Institute for Business in the Global Context

Where the World of Business Meets the World

Month: January 2016 (page 1 of 2)

Why Twitter’s best days may be behind it

Twitter is in a state of crisis. The stock has tanked since co-founder Jack Dorsey returned as chief executive. Four of 10 top executives just left. With takeover rumors swirling Dorsey must think outside the box and reinvent the one-time darling of social media.

Read the full op-ed from Dean Chakravorti in the Washington Post

“Inside Bahrain’s Sovereign Wealth Fund Mumtalakat”
by Jess Delaney

Like a young Temasek in its first decade of existence, Mumtalakat’s mandate is to play the role of a state entrepreneur, to make investments in related companies and infrastructure to help build the domestic economy — a role that Bahrain’s nascent private sector is unable to undertake,” says Ravi Shankar Chaturvedi, a research fellow at Tufts University and author of an academic case study of the fund. Both entities tap global bond markets for financing and were created to turn around state-run businesses and attract investment to diversify their domestic economies, he adds.

Read the full article featuring Ravi (MIB 2012) at Institutional Investor

The Fletcher Ideas Exchange (FIE) is the first annual public speaking forum at Thee Fletcher School. Modeled as a TED-type event, the forum will have brief (~10 mins) and engaging speeches by a select group of students, prominent faculty members and an alumnus. Senior Associate Dean Bhaskar Chakravorti spoke on “Flying Cars and the Human Condition.”

How Capital Controls Work and Sometimes Don’t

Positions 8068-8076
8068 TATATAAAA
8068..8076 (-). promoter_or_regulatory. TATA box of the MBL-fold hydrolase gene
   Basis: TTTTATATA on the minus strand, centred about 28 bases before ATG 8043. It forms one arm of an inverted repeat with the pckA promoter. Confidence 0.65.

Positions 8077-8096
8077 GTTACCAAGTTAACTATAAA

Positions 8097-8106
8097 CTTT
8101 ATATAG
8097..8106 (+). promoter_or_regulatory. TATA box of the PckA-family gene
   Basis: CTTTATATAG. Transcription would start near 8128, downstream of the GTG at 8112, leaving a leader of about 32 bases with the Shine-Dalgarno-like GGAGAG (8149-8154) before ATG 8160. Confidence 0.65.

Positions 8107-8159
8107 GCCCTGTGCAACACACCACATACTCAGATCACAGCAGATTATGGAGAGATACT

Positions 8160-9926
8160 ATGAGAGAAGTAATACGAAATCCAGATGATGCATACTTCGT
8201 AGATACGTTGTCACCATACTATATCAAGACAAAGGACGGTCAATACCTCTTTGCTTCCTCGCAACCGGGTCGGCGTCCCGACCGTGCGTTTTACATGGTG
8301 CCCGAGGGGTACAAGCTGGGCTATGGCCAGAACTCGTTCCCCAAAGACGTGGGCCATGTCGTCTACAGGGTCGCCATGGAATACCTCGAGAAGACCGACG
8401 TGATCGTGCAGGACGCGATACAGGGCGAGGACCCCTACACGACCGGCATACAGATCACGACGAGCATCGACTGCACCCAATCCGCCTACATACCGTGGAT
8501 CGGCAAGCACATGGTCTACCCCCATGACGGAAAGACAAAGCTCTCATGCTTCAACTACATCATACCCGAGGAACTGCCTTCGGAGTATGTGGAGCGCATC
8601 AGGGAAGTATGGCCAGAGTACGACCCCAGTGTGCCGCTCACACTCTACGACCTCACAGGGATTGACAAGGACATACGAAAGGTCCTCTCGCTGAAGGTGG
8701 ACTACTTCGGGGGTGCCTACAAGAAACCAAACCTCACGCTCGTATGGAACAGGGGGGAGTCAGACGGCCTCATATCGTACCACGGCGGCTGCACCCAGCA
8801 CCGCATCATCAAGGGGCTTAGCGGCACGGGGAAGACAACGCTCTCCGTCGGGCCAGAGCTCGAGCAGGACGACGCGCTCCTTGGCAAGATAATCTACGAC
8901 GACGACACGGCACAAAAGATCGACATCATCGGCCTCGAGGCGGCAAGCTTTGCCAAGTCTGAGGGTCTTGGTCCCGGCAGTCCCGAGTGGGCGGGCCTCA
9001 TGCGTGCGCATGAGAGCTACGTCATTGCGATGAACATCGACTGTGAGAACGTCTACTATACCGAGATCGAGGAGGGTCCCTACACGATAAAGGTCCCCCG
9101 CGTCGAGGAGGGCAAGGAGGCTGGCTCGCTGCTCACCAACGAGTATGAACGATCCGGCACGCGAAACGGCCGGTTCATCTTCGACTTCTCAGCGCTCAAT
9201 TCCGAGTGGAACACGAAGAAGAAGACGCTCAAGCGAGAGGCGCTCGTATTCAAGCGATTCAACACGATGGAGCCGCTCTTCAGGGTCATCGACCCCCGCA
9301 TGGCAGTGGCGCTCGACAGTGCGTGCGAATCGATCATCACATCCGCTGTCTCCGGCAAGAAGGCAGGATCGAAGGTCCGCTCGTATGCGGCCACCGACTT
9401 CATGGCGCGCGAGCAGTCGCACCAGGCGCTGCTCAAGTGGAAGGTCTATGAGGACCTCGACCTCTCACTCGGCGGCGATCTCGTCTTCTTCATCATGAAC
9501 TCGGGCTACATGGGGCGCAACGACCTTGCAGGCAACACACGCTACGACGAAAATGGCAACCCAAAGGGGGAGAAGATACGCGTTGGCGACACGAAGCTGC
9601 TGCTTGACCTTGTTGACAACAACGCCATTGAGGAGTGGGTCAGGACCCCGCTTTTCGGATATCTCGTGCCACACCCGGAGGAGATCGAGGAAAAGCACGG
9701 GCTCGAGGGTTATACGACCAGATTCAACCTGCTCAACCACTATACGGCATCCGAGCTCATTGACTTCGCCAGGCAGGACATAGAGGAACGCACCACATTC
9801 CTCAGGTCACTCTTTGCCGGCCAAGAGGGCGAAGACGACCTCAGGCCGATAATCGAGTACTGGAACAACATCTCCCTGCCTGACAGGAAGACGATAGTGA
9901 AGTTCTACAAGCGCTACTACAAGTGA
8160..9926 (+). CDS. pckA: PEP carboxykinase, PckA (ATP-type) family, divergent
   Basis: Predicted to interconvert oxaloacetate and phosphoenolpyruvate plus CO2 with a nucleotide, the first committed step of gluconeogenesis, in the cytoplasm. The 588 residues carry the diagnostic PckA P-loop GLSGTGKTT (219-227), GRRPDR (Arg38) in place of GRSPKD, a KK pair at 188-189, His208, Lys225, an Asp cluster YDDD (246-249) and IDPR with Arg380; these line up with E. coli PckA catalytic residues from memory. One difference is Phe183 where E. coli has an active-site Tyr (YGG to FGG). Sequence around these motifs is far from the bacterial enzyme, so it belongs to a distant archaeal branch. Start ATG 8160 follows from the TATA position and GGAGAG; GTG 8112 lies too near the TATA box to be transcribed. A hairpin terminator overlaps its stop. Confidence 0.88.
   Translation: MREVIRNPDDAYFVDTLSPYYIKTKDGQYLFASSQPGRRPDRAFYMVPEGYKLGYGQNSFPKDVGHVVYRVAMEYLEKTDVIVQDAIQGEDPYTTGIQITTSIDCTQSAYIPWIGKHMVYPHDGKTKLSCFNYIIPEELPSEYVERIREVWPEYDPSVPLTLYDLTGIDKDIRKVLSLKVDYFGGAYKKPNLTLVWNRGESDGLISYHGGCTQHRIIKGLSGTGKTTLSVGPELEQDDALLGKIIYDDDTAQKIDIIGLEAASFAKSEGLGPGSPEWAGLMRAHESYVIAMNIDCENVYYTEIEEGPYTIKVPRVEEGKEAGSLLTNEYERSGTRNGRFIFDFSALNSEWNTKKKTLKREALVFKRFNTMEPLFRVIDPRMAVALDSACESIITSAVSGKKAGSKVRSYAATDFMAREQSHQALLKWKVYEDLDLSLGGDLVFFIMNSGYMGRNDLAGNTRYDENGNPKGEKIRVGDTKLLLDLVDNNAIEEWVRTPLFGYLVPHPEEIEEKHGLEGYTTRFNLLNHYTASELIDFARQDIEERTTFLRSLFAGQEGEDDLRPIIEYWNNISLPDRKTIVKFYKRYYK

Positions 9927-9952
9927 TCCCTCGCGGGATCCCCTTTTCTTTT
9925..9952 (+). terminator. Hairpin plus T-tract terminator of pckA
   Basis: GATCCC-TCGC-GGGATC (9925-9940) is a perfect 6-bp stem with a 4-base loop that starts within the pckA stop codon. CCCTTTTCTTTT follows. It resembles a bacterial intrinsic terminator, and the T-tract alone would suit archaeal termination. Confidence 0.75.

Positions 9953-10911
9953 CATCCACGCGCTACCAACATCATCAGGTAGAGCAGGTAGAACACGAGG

by Tracey Samuelson

It’s difficult to say how effective capital controls are, often because it’s hard to separate the impact of the controls from the circumstance that precipitated them, said Michael Klein, a professor at the Fletcher School at Tufts University.

In general, Klein said, long-term controls tend to work better than short-term, reactionary ones, which people often find ways to get around.

A notable exception might be restrictions Iceland put in place in 2008 after its banking system collapsed.

“What the country did was put in very wide ranges of controls over virtually all assets,” said Klein. “Iceland was able to recover more quickly, I think, than it would have, had the money actually left the country.”

Read the whole article featuring insight from Prof. Klein at Marketplace

10 Questions: Forget BRICs. Is it Africa’s Turn?

KiberaFrom technology start-ups addressing Nairobi’s traffic jams to a regime change in Nigeria predicated on a platform of anti-corruption, Africa is a continent emerging as 55 distinct and dynamic nations. Its potential for broad-based growth is catching the eyes of entrepreneurial and private sector actors looking to expand. But where are the most viable areas of growth, and where will they fall short?

Learn more about how Fletcher thinks about Africa’s role in the global economy:

As part of our “10 Questions” Series, we delve into hard questions of international business not easily answered by a single book, class, discipline, or school of thought. They herald a future where the world and the world of business are ever more interconnected, where decisions can’t be made in a bubble, where real expertise demands deep ‘contextual intelligence.’ This series reflects that contextual intelligence we cultivate in our students in the MIB program.

“From Rhetoric to Action” – 3rd Annual Fletcher School Africana Conference (Feb. 5, 2016)